Whether it’s the 200 internet of things gateways dispersed through Dublin to monitor the environment, traffic and floods, to sensors that help farmers ensure the ideal steak reaches supermarkets, when it comes to the internet of things, Ireland is in the eye of a perfect storm.
This is the internet of things (IoT) storm that will engulf the world and drive floods of data in its wake as the world moves from 15bn to 50bn connected machines, or things.
Ireland is probably one of the best placed in the world to capture this momentum and this was proven this week with the news that Ireland has been selected as the latest location for Intel’s internet of things Innovation & Development Ignition Lab.
The aim of the lab is to collaborate with local companies to develop technologies for the internet of things (IoT) and collaborations are already underway that will see Dublin become the world’s first truly internet of things city. The lab is already collaborating with established Irish brands like Kingspan, Keenans and Glen Dimplex, to name but a few.
‘Ireland has a strong and vibrant ecosystem for the internet of things and that’s why we continue to invest’ — Louise Summerton, EMEA ecosystem sales director for IoT, Intel
Louise Summerton, EMEA ecosystem sales director for internet of things at Intel, said the lab is the sixth such lab Intel has established, with other labs located in the UK, Sweden, Germany, Turkey and Israel.
“There are so many unconnected devices in the world today and we want to provide the ability for companies of all kinds to work together and take new products and services to market. It is about building a community.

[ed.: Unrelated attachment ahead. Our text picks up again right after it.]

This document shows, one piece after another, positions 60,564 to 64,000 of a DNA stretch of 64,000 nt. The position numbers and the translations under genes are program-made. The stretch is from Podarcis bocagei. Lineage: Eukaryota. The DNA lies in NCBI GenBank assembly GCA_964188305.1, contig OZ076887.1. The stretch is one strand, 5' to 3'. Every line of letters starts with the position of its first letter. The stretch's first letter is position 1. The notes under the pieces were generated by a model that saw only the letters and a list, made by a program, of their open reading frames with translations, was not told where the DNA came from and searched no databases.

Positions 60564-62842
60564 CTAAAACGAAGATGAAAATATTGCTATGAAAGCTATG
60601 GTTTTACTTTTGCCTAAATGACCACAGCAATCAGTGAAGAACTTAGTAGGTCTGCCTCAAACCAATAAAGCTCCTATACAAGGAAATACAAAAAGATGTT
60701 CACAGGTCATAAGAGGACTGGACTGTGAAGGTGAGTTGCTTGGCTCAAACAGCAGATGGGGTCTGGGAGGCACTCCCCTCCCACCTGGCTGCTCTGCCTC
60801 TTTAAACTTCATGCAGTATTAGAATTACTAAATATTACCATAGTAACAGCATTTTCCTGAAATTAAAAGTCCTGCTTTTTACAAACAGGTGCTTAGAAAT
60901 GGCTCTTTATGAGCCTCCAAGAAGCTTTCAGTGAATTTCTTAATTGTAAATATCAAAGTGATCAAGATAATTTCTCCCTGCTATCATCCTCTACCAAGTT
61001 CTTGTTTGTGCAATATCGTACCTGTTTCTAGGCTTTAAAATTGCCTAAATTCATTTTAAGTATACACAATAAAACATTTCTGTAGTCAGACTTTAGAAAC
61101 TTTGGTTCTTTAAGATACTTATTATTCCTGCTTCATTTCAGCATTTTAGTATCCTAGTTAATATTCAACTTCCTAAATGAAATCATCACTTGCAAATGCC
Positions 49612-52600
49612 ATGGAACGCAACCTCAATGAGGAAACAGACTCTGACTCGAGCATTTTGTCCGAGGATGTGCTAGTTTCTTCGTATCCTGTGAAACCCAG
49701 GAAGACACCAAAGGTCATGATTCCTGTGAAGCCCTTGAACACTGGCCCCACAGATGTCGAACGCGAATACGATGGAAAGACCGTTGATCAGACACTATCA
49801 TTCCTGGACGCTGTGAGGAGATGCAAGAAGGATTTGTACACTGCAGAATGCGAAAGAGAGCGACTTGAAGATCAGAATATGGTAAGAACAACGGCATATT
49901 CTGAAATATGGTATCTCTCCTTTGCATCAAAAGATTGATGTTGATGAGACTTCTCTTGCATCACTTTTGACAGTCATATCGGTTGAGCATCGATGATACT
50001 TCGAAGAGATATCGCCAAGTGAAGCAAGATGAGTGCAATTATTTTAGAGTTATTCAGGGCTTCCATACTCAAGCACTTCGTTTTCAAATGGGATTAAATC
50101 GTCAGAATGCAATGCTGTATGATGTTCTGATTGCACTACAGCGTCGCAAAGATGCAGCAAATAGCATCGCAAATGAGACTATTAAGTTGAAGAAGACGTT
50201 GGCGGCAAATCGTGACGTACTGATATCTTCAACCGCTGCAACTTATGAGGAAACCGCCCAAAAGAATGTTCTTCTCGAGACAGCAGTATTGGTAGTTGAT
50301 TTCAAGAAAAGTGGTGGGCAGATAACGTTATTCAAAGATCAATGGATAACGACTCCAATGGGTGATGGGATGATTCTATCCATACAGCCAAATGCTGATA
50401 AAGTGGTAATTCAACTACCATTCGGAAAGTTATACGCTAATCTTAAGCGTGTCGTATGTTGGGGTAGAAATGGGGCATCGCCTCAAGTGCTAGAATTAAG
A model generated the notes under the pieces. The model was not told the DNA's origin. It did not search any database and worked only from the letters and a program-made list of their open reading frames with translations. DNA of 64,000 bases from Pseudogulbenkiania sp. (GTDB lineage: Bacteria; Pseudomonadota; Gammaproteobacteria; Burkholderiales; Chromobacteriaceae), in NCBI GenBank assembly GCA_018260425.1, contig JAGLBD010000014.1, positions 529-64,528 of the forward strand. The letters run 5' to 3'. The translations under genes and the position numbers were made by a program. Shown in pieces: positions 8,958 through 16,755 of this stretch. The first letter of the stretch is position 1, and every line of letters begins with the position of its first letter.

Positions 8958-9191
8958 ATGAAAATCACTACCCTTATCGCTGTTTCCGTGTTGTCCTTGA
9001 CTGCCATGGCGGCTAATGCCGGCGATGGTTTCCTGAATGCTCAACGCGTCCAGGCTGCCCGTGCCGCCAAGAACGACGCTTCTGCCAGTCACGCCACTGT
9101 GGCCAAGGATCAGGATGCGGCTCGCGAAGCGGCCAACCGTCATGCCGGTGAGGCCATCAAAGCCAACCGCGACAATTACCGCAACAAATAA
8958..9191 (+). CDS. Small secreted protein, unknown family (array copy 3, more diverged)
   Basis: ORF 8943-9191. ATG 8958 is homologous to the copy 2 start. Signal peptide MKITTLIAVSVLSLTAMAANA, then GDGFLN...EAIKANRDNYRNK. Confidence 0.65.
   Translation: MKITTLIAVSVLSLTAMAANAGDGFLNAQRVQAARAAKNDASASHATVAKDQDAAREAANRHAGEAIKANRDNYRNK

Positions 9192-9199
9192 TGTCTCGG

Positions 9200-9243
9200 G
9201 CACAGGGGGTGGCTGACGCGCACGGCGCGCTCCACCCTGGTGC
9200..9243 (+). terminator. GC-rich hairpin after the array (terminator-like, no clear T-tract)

“Ireland has a strong and vibrant ecosystem for the internet of things and that’s why we continue to invest.”
The scale of the internet of things opportunity
The potential scale of the internet of things was revealed by Vijay Ratnaparkhe from Bosch, who pointed out that in the average high-end car today there are at least 150 computers that are all highly connected to one another. “The complexity is not in the hardware but in the software, and automotives are definitely moving in the direction of the internet of things.”
If you consider that by 2020 there will be 50bn connected devices in the world, Bosch will be one of the major contributors – it produces some 5m sensors a day, including the sensor in smartphones that turns photos from portrait to landscape when you tilt the device.
“In Bangalore, where we have R&D labs, 80 cameras were deployed to watch driver behaviour for the cops. The mayor told us that the investment paid off within two weeks in terms of fines.”
The vice president and general manager of the internet of things division at Intel, Frank Jones, described the internet of things as “the new buzz in the tech industry.”
However, he warned that no company by itself – even Intel – can manage the complexity of the internet of things. “Partnering with companies like Bosch, that’s where the connectivity part will happen.”
‘Where the IoT hype becomes truth is turning all that data into new capabilities and new business models’ — Frank Jones, VP and general manager, Intel’s IoT division